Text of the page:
Clinical Neuroscience

Watershed infarction in hypereosinophilic syndrome: a diagnostic dilemma in FIP1L1-PDGFR alpha-associated myeloid neoplasm

IMELDA Marton1, PÓSFAI Éva1, ANNUS János Kristóf2, BORBÉNYI Zita1, NEMES Attila1, VÉCSEI László2,3, VÖRÖS Erika4,5

MAY 30, 2015

Clinical Neuroscience - 2015;68(05-06)


Introduction - The FIP1L1-PDGFR alpha-positive, hypereosinophilic syndrome (HES) is a new category of hematological entities. Various clinical symptoms may occur, with no specific characteristics in either the clinical picture or the neuroimaging findings, and this may give rise to a diagnostic dilemma. A report on a long follow-up period (10 years) in a case of HES that presented with neuropsychiatric symptoms appears to be unique. Besides the complexity of the diagnostic process, the successful treatment is discussed. Case report - The HES was diagnosed in a male patient at the age of 33 years, with involvement of the central nervous system and the myocardium. After the onset of the clinical signs, the MRI indicated bilateral cerebral and cerebellar cortico-subcortical lesions involving the watershed areas, mainly in the parieto-occipital regions. High-dose intravenous steroid (methylprednisolone 500 mg/day) alleviated the neurological symptoms within a few weeks, and the administration of imatinib (200 mg/day) resulted in an impressive regression of the hypereosinophilia and splenomegaly within 6 weeks. During the follow-up, the patient has continued to receive imatinib. The molecular remission has persisted, no new complaints have developed and the condition of the patient has remained stable. Conclusion - The timely recognition of the HES and identification of the disease subtype which led to the administration of imatinib may be the key to successful treatment. The long stable follow-up period gives rise to a new dilemma in the treatment of the HES in these special cases: for how long should a patient receive a tyrosine kinase inhibitor, and may the treatment be suspended?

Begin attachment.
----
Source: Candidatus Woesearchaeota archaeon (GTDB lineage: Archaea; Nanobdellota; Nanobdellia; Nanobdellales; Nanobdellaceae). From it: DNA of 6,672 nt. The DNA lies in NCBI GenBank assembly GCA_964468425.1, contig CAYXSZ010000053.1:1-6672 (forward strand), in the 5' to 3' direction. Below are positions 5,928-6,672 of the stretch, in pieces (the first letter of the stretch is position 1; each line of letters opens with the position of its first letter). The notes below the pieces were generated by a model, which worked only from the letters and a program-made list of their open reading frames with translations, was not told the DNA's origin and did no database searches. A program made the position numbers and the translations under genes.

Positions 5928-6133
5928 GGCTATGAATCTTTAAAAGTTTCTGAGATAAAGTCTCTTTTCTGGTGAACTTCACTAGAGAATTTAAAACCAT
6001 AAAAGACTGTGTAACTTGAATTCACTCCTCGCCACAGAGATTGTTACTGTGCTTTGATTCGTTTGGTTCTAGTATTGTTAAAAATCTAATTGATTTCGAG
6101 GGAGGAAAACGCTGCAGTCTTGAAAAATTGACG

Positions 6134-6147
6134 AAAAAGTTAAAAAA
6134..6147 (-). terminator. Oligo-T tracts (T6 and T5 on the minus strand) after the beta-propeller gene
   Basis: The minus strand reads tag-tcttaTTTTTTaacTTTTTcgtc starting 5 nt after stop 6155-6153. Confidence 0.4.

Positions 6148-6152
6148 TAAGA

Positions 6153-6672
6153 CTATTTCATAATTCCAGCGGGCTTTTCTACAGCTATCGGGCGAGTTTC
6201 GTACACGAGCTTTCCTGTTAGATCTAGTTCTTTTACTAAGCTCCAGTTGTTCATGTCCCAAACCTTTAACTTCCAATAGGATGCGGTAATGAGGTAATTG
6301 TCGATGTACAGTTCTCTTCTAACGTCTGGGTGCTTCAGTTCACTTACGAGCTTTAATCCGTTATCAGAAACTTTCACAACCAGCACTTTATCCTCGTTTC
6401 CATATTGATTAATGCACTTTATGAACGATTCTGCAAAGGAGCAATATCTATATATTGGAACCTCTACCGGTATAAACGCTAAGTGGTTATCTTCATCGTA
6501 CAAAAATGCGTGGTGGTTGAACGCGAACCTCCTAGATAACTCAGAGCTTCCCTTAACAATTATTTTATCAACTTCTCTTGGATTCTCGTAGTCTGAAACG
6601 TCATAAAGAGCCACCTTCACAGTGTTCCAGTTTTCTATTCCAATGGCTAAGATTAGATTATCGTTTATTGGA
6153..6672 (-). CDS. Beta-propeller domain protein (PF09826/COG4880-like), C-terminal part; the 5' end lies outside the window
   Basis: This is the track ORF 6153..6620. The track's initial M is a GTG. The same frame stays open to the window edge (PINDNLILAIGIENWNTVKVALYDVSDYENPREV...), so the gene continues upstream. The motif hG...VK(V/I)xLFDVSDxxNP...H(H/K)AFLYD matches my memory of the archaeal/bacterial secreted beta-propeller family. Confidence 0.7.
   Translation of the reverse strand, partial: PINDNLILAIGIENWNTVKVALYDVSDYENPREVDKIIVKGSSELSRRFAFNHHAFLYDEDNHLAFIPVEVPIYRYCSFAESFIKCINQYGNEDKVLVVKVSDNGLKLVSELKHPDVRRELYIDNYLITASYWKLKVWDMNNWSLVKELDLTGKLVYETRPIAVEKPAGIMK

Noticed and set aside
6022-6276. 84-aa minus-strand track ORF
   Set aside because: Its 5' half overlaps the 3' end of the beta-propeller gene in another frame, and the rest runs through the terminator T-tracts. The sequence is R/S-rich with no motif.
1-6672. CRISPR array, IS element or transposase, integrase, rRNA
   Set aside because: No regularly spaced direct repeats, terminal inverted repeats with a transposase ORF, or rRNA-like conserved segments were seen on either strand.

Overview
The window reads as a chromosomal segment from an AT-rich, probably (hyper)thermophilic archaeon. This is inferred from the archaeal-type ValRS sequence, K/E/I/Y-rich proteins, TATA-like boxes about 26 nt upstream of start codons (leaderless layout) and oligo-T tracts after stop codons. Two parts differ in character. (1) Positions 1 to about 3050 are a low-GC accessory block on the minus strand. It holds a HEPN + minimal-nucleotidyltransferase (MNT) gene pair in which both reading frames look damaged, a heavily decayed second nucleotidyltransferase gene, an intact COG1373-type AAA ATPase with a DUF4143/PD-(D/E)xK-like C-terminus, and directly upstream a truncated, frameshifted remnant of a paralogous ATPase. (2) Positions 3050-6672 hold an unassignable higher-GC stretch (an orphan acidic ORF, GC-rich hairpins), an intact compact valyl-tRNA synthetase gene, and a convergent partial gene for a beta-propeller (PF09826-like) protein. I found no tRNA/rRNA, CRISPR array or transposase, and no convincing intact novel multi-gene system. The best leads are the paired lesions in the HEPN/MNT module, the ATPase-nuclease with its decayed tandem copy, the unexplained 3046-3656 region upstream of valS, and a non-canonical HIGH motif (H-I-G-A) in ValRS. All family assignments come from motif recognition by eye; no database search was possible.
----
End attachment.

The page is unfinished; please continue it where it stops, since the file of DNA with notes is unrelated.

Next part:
1. 2nd Department of Medicine and Cardiology Centre, Albert Szent-Györgyi Clinical Centre, Medical Faculty, University of Szeged
  2. Department of Neurology, Albert Szent-Györgyi Clinical Centre, Medical Faculty, University of Szeged
  3. Neuroscience Research Group of the Hungarian Academy of Sciences and University of Szeged
  4. Department of Radiology, Albert Szent-Györgyi Clinical Centre, Medical Faculty, University of Szeged
  5. Euromedic Diagnostics Szeged



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